tial , unless there is reason to believe
that deception is being practiced to
escape taxation.
Federal investigation of books will
be made whenever there is reason to
believe false reports are being made.
Penalties are provided for the fur-
nishing of false reports.
All of the machinery relating to the
collection , remission and refund of in-
ternal revenue taxes is made applic-
able to the corporation tax , and the
responsibility for tlie enforcement of
the proposed law rests with the com-
missioner of Internal revenue in the
same manner as other taxes.
Every latitude is given to concerns
subject to the tax for the exemption
of expenses , cost of maintenance , the
depreciation of property , debts and the
interest thereon.
Bonds of all corporations , when is
sued in amounts less than the total
stock issue , are expressly exempted
from taxation.
Machine Overturns at the Curb "When
It Is Shifted to Avoid Man.
Thomas B. McEnroe , a New York
policeman , was killed instantly and
four other men were injured , . one fa
tally , when an automobile in which
they were riding was overturned while .
on the way to Coney Island. The car
had been borrowed for tho trip by
George Olney. It was goinj at high
speed , when a passenger stepped from
a trolley car directly : in front of it.
A sudden twist of the steering wheel
to avoid hitting the passenger sent the
automobile skidding against a turb ,
the car was overturned and its occu-
pants thrown out or pinned under it.
Olney disappeared after the crash.
Captain John C. Raymond , Shot by
, Corporal Succumbs "Wounds. .
Captain John C. Raymond of the
Second Cavalry , Fort Des Moines , died
Thursday after lingering between life
and death since he was shot by Cor-
poral Lisle Crabtree at the army post
there three weeks ago. The shooting
followed a reprimand given Crabtree
for staying in the city longer than the
time allowed him. Sergeant James
Washburn and Corporal Such , who
were shot at the same time , recovered.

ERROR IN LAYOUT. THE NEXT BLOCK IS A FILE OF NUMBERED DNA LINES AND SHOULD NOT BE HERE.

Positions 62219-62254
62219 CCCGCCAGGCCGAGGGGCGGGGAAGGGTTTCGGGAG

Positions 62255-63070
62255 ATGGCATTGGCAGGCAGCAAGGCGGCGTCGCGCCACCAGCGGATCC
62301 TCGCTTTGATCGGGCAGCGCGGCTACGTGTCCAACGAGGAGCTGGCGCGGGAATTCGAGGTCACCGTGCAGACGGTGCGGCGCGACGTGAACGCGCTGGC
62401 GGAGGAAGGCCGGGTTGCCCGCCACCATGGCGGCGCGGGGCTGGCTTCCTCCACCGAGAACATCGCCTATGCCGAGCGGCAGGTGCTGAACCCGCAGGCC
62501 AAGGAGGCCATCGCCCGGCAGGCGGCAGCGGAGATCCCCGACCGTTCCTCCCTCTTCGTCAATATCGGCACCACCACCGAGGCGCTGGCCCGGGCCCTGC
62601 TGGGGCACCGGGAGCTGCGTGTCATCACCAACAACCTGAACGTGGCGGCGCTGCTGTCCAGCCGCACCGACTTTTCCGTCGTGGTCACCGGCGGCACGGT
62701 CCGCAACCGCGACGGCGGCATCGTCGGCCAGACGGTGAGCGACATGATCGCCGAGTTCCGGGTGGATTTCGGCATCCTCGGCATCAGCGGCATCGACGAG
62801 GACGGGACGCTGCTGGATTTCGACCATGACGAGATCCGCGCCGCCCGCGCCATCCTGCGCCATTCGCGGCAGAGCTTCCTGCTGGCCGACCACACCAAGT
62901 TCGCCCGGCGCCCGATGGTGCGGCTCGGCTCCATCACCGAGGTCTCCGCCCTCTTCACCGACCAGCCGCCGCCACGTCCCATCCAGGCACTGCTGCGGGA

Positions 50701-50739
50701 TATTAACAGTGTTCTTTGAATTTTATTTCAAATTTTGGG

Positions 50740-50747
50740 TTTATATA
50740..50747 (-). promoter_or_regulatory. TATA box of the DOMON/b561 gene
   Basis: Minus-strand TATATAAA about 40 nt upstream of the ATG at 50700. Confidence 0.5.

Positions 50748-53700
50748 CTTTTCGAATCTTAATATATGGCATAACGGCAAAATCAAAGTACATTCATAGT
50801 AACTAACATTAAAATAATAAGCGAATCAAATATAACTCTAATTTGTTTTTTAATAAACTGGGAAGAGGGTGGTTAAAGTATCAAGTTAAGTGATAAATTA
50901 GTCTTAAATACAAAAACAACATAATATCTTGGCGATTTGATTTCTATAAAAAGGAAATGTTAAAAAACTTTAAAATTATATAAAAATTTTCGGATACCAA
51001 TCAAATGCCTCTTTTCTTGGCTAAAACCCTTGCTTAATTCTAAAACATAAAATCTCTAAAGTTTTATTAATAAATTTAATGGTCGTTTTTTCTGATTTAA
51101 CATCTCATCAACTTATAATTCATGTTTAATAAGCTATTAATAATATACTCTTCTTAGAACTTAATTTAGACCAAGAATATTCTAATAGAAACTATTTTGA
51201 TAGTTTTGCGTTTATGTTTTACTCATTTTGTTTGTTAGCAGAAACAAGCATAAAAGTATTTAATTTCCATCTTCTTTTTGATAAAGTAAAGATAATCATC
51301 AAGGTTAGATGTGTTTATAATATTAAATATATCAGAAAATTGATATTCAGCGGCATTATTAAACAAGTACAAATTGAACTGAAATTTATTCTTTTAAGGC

Crabtree is in the guardhouse at Fort
Des Moines.
Hurls Bomb at Crowd.
A dynamite bomb thrown into the
midst of a crowd surrounding a street
vender in Woonsocket , R. I. , injured
nine persons , one of whom will die.
The bomb thrower was not arrested
and the cause of the throwing of the
missile is a mystery.
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Saner Celebration Brings Twelve
Less Fatalities than in 1908.
More : rigid laws and the growth ol
public sentiment for a sane celebra
tion of the Fourth have had their re-
sult all over the country in reducing
the number of killed and wounded in
the annual holiday.
Full returns of the two-day celebra-
tion this year show a falling off in
the number of killed of twelve from
the record of 1908. There were forty-
four fatalities reported at 2 o'clock
Tuesday morning , as against fifty-six
at the same time last year.
A more careful enumeration of the
accidents by the police of the larger
cities and the extending of the count
to the smaller towns caused an appar-
ent increase in the list of injured.
Figures showed 2,361 injured through.
out the country , as against 1,899 in.
There also was an increase in fae
fire losses caused by the celebration
this year , the total reported being
$734,575 as against $257,960 in 1908.
The greater part of this increase in
the loss is accounted for , however , by
a single fire in Spokane , Wash. , which